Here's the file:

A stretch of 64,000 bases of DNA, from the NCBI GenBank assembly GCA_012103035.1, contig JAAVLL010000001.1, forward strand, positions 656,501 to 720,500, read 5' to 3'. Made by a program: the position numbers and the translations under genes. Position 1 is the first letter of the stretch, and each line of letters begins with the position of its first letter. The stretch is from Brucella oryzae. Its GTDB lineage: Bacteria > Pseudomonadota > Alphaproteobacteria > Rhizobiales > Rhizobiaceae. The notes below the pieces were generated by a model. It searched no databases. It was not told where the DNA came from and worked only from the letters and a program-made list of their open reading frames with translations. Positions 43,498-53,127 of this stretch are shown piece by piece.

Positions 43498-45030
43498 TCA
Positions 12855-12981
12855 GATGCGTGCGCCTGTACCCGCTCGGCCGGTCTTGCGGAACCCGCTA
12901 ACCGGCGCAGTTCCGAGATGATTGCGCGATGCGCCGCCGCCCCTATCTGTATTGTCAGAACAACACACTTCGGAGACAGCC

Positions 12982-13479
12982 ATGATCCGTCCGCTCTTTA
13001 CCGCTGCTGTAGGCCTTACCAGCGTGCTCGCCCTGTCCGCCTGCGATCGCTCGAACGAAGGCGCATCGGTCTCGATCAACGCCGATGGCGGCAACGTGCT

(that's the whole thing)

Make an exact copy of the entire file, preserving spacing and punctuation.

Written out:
A stretch of 64,000 bases of DNA, from the NCBI GenBank assembly GCA_012103035.1, contig JAAVLL010000001.1, forward strand, positions 656,501 to 720,500, read 5' to 3'. Made by a program: the position numbers and the translations under genes. Position 1 is the first letter of the stretch, and each line of letters begins with the position of its first letter. The stretch is from Brucella oryzae. Its GTDB lineage: Bacteria > Pseudomonadota > Alphaproteobacteria > Rhizobiales > Rhizobiaceae. The notes below the pieces were generated by a model. It searched no databases. It was not told where the DNA came from and worked only from the letters and a program-made list of their open reading frames with translations. Positions 43,498-53,127 of this stretch are shown piece by piece.

Positions 43498-45030
43498 TCA
Positions 12855-12981
12855 GATGCGTGCGCCTGTACCCGCTCGGCCGGTCTTGCGGAACCCGCTA
12901 ACCGGCGCAGTTCCGAGATGATTGCGCGATGCGCCGCCGCCCCTATCTGTATTGTCAGAACAACACACTTCGGAGACAGCC

Positions 12982-13479
12982 ATGATCCGTCCGCTCTTTA
13001 CCGCTGCTGTAGGCCTTACCAGCGTGCTCGCCCTGTCCGCCTGCGATCGCTCGAACGAAGGCGCATCGGTCTCGATCAACGCCGATGGCGGCAACGTGCT